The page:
One pattern, three garments: a skirt, an underskirt – which is to say, a petticoat – or an underskirt which has the added benefit of being slippery and thus keeps layers of clothing from sticking to each other – or the wearer. (Slips, I feel, are massively underappreciated in this day and age. I have five.)
However, I would not recommend making the third of those three options unless you have the patience of Job (with less tendency to complain), as slippery fabrics are definitely advanced work.
On the other hand, if you still believe that everything in this world is subject to the laws of physics, do try making something with slippery fabric. You will find it very educational.
I decided to stick to the simple petticoat: a basic skirt designed to be worn under another skirt. It doesn’t have to look good; all it has to do is keep the sunlight from advertizing your legs to the world at large. A low-pressure project, in fact.
For this project I did my first bit of pattern-making. Imagine, if you will – no, never mind imagining, it’ll take too long to describe. Here’s a picture.
This represents a quarter of the whole skirt. The straight line down the left goes on the fold (fabric folded in half lengthwise), so after cutting around the other three sides you end up with a half-skirt piece. Cut two for a front and a back. The note on the right is to remind myself to add seam allowance there. The straight bit at the top of the right edge is to make the waistband-making easier.
The most important thing to remember when drafting a skirt pattern is that unless you are putting in some kind of fastening like a zip or buttons, the waist will need to go over your hips, so the waist measurement should actually be your hip measurement plus a little bit for leeway.
Straight down 3cm for the waistband (or more if you’re using wide elastic or the like) and then draw a straight line from there out to the desired length and width. I originally drew the pattern out to 40cm wide at 75cm length, but then realized it wouldn’t work with the fabric I chose (a nice worn-smooth piece of old sheet) unless I put in another seam.
Shorter slip, or three seams to sew? I decided simplicity was the way to go. Incidentally, one of the useful things about a skirt pattern that extends a line is that if you need it shorter, you can just measure the desired length down the straight side, mark a line across, and whack off the extra with a pair of scissors. (Want a longer skirt later? Get out the ruler and extend the line on another piece of paper.)
So, having sorted out the pattern, I cut two as instructed (not forgetting the seam allowance on what I might go so far as to call the hypotenuse) and pinned them together – wrong sides together.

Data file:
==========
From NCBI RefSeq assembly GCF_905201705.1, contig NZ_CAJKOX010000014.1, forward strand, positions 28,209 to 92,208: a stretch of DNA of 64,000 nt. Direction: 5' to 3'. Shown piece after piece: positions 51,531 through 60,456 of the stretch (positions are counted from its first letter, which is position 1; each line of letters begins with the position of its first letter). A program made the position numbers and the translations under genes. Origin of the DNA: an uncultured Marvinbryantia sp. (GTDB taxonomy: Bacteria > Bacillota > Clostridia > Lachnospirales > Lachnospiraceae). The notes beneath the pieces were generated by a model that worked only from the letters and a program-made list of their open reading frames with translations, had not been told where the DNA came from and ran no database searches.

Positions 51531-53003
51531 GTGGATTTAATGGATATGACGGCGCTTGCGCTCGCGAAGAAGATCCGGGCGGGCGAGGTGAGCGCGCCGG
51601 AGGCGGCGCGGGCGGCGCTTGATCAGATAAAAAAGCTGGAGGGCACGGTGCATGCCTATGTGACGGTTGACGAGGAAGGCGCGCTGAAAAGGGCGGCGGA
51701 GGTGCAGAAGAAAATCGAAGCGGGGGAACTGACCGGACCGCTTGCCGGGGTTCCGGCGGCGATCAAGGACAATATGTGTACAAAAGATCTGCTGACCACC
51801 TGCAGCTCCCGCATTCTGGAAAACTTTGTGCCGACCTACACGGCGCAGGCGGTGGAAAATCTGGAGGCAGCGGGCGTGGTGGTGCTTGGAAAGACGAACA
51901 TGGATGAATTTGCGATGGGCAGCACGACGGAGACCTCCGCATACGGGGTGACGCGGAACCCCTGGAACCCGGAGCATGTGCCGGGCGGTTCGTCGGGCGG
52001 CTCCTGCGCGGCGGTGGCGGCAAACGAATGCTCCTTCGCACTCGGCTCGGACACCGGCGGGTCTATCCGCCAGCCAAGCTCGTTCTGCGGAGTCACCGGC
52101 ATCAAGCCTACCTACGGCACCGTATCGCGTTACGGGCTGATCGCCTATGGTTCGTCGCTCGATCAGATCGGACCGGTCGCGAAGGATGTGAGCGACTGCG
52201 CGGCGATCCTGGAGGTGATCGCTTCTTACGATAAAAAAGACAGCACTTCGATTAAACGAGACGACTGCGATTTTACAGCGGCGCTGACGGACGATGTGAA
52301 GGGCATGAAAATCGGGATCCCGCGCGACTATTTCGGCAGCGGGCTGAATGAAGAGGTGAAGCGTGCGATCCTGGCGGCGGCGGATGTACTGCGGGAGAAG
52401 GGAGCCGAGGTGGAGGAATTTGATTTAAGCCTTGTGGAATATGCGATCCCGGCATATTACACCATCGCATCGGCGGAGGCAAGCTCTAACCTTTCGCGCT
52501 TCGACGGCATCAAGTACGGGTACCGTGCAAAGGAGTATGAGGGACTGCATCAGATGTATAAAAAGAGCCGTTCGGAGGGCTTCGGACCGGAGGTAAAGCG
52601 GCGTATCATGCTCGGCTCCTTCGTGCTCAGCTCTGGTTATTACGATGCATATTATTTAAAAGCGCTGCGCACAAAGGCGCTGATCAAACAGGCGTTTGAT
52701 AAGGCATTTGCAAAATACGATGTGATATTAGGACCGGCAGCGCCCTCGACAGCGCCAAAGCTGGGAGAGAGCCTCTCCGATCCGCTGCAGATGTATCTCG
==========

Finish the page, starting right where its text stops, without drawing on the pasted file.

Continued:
A dreadful mistake? No, the first step of a French seam, a very useful seam which leaves you with no distressed edges hanging about on the inside of your garment (so it lasts longer) and only two rows of stitching to sew (unlike, say, a Hong Kong finish).
Press at every opportunity, is my advice. I pressed in between each stage of the seams, pressed the first fold down for the waistband, pinned, pressed… It was going to be an elasticated-waist petticoat, but the elastic was too blasé for my liking, and so I ended up sewing a strip of bias binding closed (hip measurement + plenty extra for ties) and making it a drawstring petticoat instead.
Slightly less convenient, perhaps (the way you need to arrange the gathers each time is a little irritating, I confess), but superior in two ways: I won’t need to worry about replacing elastic when it dies, and the waistband is now fully adjustable.
I could have continued on and finished it off with the hem, but as some of the fabric is, in the nature of things, not cut along the grain, I decided it would be best to let it hang overnight to avoid subsequent wonkiness. Here it sits on the exoskeleton, then, waiting for me to mark a straight hem, pin, press and sew it.
Not, perhaps, the most beauteous of garments, but that’s the good thing about petticoats: no one sees them but yourself. (So if you have a secret passion for scarlet hues or lavish lace, knock yourself out. No one will ever know…)
It’s a very empowering sort of garment to make: it’s simple, it’s undemanding, and it’s a “real thing” – a proper garment, unlike, say, an apron which you just tie on over your real clothes. You can make one in an afternoon, and making your own pattern is pretty simple too (a very long ruler helps, as does thinking it out on paper first). A garment made to measure from your own personal pattern – what could be better?
For this project, I practiced pattern-making, laying out a pattern on fabric, measuring & cutting, French seams, making a casing (I’ve only just realized it’s basically the same as a hem, but upside down) and threading a casing. (And hemming again, once I’ve done that bit.)
The next Upskilly step takes us on to the nightgown – here come sleeves!